I can build this out for a whole year which takes minimal time and then I simply plug the numbers in every month. Every once in a while I will log into my online banking and crosscheck that the savings account amount in my spreadsheet coincides with the actual amount in my savings account. Surprisingly, it is always spot on.
You may wonder what goes on my credit card. It’s things like gas, my Netflix subscription, travel related items like hotels and airfare, cat food, donations and clothes when I buy them. Typically, not much.
Do what works best for you. If it’s simpler than what I do great. If you use more categorizes, all the better.
3. Add in your investments
At the end of every month I add up my expenses – mortgage/condo fee plus cash plus utilities plus the credit card bill – and I add up my income and I plug those numbers into another spreadsheet. This spreadsheet simply tracks my per month expenses and income and I have a third column with what my taxable investment account is worth. Based on the value of this investment account, it automatically calculates how much income my investments could throw off at either a 5% or 10% return. That looks like this:
|Expenses||Income||Capital||Capital Income 5%||Capital Income 10%|
4. Graph it
Pictures are worth a thousand words! I got this idea from one of my favorite books, “Your Money Or Your Life”. Once you start tracking your income and expenses you can plot the figures every month. Add in what you think you can reasonably make in returns off your taxable investment account – somewhere between 5% and 10% – and you will be able to see yourself getting closer and closer to the crossover point: this is the most important point for early retirement because it is when your monthly investment income crosses above your monthly expenses. When this point happens is when you can seriously consider retiring because you are officially financially independent! No more income is needed from a job.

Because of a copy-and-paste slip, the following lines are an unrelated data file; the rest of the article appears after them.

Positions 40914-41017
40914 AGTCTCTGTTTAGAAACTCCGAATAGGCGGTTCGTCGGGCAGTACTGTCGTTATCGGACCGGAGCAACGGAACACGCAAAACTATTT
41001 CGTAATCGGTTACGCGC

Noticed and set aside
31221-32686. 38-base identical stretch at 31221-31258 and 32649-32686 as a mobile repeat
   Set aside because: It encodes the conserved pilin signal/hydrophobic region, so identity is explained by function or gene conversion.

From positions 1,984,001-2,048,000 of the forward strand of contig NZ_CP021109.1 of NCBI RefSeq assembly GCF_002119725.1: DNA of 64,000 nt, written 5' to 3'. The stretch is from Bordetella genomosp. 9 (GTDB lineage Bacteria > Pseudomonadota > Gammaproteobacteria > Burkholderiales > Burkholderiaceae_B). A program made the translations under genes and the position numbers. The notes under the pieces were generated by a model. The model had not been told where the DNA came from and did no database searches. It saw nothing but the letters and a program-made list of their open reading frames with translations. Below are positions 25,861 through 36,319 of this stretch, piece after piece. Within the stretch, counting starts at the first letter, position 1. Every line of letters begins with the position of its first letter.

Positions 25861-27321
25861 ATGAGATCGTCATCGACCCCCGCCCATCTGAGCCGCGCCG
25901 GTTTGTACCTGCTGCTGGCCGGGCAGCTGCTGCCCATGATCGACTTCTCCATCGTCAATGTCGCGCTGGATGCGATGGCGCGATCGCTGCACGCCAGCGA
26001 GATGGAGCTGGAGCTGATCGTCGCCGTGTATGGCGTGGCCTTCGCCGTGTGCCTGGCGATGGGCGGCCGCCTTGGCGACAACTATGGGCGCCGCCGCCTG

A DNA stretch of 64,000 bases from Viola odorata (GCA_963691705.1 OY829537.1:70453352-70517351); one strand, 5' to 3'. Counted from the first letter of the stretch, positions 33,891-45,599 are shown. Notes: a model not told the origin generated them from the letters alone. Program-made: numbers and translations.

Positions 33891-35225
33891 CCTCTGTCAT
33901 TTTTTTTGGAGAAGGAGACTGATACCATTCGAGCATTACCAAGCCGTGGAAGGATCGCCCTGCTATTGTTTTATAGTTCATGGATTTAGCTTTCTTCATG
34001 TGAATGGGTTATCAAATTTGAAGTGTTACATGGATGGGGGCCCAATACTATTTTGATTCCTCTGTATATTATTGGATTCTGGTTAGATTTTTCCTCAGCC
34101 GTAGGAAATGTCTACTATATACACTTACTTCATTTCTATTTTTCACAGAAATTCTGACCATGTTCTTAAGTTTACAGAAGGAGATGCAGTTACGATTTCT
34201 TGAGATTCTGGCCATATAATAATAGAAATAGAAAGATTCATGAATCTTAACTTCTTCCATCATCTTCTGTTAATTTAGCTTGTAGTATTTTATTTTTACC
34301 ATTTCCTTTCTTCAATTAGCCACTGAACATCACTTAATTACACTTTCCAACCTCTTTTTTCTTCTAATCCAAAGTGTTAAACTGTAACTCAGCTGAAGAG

Plotting this is an exciting way to realize the dream of financial independence because it’s visual. It drives home the point that you can, in fact, retire early. And the graph easily shows that these things help accelerate it: making more money so you can invest more (income), spending less money to make the crossover point lower (expenses) and investing what you save to reach the crossover point faster.